At my first Operation Smile mission in Lima I worked with a woman named Margot. Five years later, I was living in Brazil when I saw there was going to be another Operation Smile mission in Fortaleza, Brazil. I looked online and saw that Margot was running the show. I emailed her and asked if I could visit and maybe do some volunteer work.
“Yes!” She said. “We don’t have a job for you at the moment, but come on up.”
I didn’t have enough money for a plane ticket. I tried to get a train but the bus to the train was delayed so I missed the train. I went back to my apartment, looked online and saw there was a flight the next morning. That night and into the morning I deliberated about what I should do.
At the last possible moment I hailed a taxi to the airport. I rocked up to the airport and looked at the queue for the airline. The queue was ten or fifteen people deep. I knew that by the time I got through it would have been too late to make the flight. There was an airline concierge desk to my right, I went up to the woman at the desk and told her I needed to be on the flight to Fortaleza.
“The flight leaves in forty-five minutes.” The woman said. “We can’t sell you a ticket.”
I squared up to the woman. “I have to be on that flight to Fortaleza. I’m a doctor and they need me there.” It was one of those moments where I lied full blast, but I knew it was for a good cause so I was okay with it.
“What type of doctor?”
“A plastic surgeon.” I replied. “I repair cleft lips and palates for children.”
I’m not a doctor but they didn’t ask for any proof, which was strange because I had dread locks at the time and didn’t look like a doctor. But they sold me the ticket. I didn’t have enough money so I had to charge the ticket – I knew I could always make more money but I might not have another opportunity like this. They ushered me through security and held the plane. I made the flight.
Since it was so last minute I hadn't contacted Margot to let her know I was coming. I showed up at the hospital with piece of paper with the hospital address written on it. Eventually I tracked down Margot and she let me crash on her couch. But there was still no job for me. There was someone there responsible for patient imaging, but he needed support so I jumped in and filled his role.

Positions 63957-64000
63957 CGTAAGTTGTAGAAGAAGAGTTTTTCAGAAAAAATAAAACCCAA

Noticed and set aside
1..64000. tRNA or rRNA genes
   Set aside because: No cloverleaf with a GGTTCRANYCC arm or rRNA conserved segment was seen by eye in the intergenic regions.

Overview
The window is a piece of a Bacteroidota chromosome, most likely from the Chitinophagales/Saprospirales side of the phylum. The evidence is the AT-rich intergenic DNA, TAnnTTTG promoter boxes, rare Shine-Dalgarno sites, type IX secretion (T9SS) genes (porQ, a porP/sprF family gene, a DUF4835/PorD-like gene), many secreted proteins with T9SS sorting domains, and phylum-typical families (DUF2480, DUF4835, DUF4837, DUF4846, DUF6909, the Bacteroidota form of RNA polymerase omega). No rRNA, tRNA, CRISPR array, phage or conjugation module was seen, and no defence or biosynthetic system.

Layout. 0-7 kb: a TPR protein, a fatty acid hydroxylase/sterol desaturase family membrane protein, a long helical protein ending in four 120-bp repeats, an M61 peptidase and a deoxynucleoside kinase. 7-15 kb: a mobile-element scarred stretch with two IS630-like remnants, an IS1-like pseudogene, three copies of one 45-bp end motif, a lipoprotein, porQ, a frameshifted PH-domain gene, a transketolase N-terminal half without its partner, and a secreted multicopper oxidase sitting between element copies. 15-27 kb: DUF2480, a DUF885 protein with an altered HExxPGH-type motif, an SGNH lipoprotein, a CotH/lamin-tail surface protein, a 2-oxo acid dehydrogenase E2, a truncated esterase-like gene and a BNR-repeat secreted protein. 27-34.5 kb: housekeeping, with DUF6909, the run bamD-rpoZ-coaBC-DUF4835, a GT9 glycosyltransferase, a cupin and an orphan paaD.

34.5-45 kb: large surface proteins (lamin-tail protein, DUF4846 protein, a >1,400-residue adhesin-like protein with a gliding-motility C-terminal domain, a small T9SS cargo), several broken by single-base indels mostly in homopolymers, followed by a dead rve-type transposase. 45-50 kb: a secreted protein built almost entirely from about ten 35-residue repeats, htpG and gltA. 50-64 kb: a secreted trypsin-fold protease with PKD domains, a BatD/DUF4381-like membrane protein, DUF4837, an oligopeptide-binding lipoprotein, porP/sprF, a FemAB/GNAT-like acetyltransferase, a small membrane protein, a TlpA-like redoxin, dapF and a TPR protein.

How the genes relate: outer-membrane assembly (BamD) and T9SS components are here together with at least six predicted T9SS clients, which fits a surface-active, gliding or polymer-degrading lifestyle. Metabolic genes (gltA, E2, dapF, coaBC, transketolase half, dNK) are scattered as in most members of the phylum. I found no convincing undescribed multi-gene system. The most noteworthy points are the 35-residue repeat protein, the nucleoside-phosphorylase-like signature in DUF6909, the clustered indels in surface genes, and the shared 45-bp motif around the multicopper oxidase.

I have to back up and tell you how Operation Smile actually works. There are different phases to the mission. First they send a scouting mission months in advance to check out the hospital and speak with locals. Then they set up advertisements letting people know of the free services that will be offered.
The actual surgeries typically last five days – usually Monday through Friday. The screening process typically occurs two to three days before the surgeries and that’s where I usually volunteered. During screening we’d look at maybe 400 to 500 kids and eventually pick 125 to 130 to perform surgery on. During screening there was a lead plastic surgeon, a bunch of nurses, a pediatrician, dentist, speech therapist and so on and so forth. The families would go through the stations: check in, nurse records, speech therapist, dentist, pediatrician, plastic surgeon and then me. They would give me a file with a number on it. The Mom or kid would hold the number and I’d take a straight-on picture and then a profile picture.
After doing it for a while I suggested enhancements and everyone agreed my ideas were a valuable addition to the process. They refined the process and named my position the PIT (Patient Imaging Technician) and they continue to use that refined process and role to this day. I can proudly say I helped to get that program going.
One of the cool things about Operation Smile is that you can do an hour surgery and literally change the course of someone’s life. There are not many other things where you can have such an immediate and drastic impact. Between Peru, Brazil, Honduras and Morocco I probably worked with over 1,400 children. I wasn’t a surgeon repairing cleft palates but I’m happy I played a role in making the children’s lives better.
Julian currently teaches yoga, meditation and wellness to adults and children (www.juliandevoe.com). He also creates art out of found objects and showcases them on his Instagram account (trashintheworld). He lives in the Sacred Valley of Peru.
Goose Chronicles Outtakes:
“How did you keep a positive perspective when seeing so much negativity?”
“There is a Viktor Frankl quote, “That which is to give light must endure the burning.” There is something special and magical about the mission. The mission is alive. It’s a functioning member of the team. We are here for these kids and whatever emotions come up for us we need to put to the side. Most of the doctors learned to put aside the emotions but the rest of us would usually feel the emotional impact of what we were doing. The space for breaking down was allowed because everyone recognized that what we were doing was intense, emotional and stressful and we’re emotional beings. When you have a breakdown – or break open – it shows that you care, so when it happens we gave each other the time and space to process it.”
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